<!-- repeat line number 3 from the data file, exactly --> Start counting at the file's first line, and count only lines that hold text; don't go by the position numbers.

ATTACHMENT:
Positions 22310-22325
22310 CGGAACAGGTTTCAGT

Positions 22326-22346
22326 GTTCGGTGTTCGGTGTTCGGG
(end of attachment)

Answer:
Positions 22326-22346